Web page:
As is the case with many industries, expectations are continually evolving and competition is fierce.
In particular, airport management teams are facing increasing pressure, both from a passenger experience point of view and importantly from airline providers.
Both expect airports to be able to keep up with and employ the most efficient solutions for flight management and bespoke, branded passenger terminal experiences.
Ensuring both the building itself and the airside solutions are able to keep pace with these needs is an ongoing challenge.
For instance, in the UK, the most recent airport was built in the 1950s, and general working practices written in the 1970s. Of course, this is due to the huge number of regulations that come with the decision to build a new airport or even an extension.
We need look no further than the 50-year debate to build a third runway at Heathrow as an example. Nevertheless, airports, like many modern buildings, can no longer afford to be just four walls – the passenger needs to get to the plane, and then the plane to the sky as quickly and as efficiently as possible for the business to profit.
So what can be done to help?
Airports wishing to improve overall efficiency and performance would do well to turn to integrated operations and utilise the power of the Internet of Things (IoT).
What’s more, airports do not have to incorporate the most advanced technology to see a real difference. Even the simplest adoption of technology solutions can have a transformative impact on the efficiency and performance of airports.
One example of a technology solution that can be beneficial to airports hoping to optimise airport management is a control and navigation software suite. It provides airports with a secure, integrated platform, and enables them to increase aircraft traffic, safety, capacity and efficiency.
In addition to this, it can leverage data – enabling airports to effectively manage activities.
A control and navigation suite can offer a number of different services. Honeywell, for example, offers Surveillance Multi Sensor Data Fusion (MSDF), a SWIM Integration Platform, and Airfield Lighting Control (ALCMS).
Let’s examine in more detail how these technological offerings can be of help to airports.
Firstly, a control and monitoring system for airfield ground lighting means that gate assets can be managed and airports can deliver predictive aircraft turnaround. Airports have a level of control that was previously unobtainable.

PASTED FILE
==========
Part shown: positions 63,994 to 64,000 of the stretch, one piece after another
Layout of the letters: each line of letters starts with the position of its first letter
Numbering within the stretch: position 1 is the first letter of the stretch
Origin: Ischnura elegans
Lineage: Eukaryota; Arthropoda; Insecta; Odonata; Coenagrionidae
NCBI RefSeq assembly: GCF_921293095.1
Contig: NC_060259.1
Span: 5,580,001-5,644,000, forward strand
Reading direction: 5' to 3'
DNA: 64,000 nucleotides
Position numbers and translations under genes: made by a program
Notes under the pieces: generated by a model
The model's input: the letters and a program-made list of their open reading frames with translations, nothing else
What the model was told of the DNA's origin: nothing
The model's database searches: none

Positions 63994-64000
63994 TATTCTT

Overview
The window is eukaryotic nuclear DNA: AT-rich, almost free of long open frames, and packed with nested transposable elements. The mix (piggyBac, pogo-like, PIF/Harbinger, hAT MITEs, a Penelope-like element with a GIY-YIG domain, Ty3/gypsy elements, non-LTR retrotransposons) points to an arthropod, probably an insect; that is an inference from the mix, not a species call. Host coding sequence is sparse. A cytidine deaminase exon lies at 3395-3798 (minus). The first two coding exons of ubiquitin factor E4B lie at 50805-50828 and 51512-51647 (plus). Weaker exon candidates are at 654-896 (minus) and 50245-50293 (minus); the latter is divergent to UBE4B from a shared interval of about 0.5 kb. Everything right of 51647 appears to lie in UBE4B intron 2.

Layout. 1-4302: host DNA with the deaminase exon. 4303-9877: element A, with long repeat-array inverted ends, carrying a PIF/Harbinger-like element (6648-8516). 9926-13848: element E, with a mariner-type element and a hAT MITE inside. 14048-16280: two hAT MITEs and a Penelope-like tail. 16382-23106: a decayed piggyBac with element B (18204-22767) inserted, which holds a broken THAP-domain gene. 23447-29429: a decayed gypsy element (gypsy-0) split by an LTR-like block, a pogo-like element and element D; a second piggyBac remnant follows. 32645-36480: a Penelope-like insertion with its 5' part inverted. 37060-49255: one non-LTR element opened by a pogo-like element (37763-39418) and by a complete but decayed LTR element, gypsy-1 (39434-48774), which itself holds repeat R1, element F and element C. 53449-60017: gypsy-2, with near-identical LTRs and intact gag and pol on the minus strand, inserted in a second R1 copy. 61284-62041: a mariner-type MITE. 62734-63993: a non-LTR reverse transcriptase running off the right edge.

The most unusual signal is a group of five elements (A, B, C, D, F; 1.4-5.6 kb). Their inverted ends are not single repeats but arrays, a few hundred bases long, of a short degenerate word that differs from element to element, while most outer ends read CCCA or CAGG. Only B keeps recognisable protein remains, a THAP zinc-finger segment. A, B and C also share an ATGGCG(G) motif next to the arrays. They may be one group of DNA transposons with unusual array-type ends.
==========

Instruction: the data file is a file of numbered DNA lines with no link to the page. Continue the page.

With a control and navigation system, they can manage approach, runway, taxiway and apron lights. This may sound unimportant, but actually couldn’t be further from the truth. If an airport is able to control the speed of the planes through the lighting, then overload is reduced from airport traffic controllers.
The advantages do not just stop there. Pilots benefit from enhanced situation awareness, which is obviously good news for passengers. They can expect fewer flight delays and cancellations as a result – boarding and exiting the plane as happier customers.
The value of advanced surface movement guidance and control systems
There are also a number of other options available for airports wishing to become smarter, better performing buildings. It’s worth noting that airports do not always have the funds available to build expansions to accommodate a rising volume of ground traffic.
If this is not possible, an alternative option is to optimise control procedures to guarantee an even distribution of traffic. One solution that satisfies both of these criteria is advanced surface movement guidance and control systems.
An airport that embraces advanced surface movement guidance and control systems can expect to see a reduction in taxiing times and more efficient scheduling.
Runways are made safer and airports are able to detect and resolve any conflicts as they arise. Moreover, conflict-free, continuous taxiing without unnecessary breaks reduces fuel consumption.
Obviously there are financial benefits associated with this, but also environmental. There is an overall reduction in the amount of exhaust pollution and disruption caused by engine noise is cut.
Flying high with smart technologies
As airports around the world continue to strive to make processes as streamlined as possible, it goes without saying that terminal operations are also among the key contributors to an airport’s success.
An airport that utilises smart technologies has taken a step in the right direction towards optimal operations.
When adopted, an integrated technology approach can make the passenger experience more pleasant and seamless, increase revenues, ensure the plane turn is mapped, on time departures are improved, gate allocations are more efficient and runway use is optimised.
Behind this it provides a backdrop of data that can help airports work with the airlines to ensure a smoother transition at the terminal.
If recent statistics are to be believed, airports will continue to have their work cut out for them. According to IATA, global passenger traffic in 2016 rose 6.3% in comparison to 2015 — a figure the trade association reports as significantly ahead of the 10-year average annual growth rate of 5.5%.
These figures could very well continue to rise exponentially, with more people opting to travel between all corners of the world.
Coupled with the rising expectations of airport management and passenger experience, it becomes vital for airports to improve their supporting technologies with smart, integrated technology.
Only then can they turn terminals from simple vestibules, into intelligent, reactive and self-sufficient buildings.
• Andy Bordass is airports account director at Honeywell Building Solutions.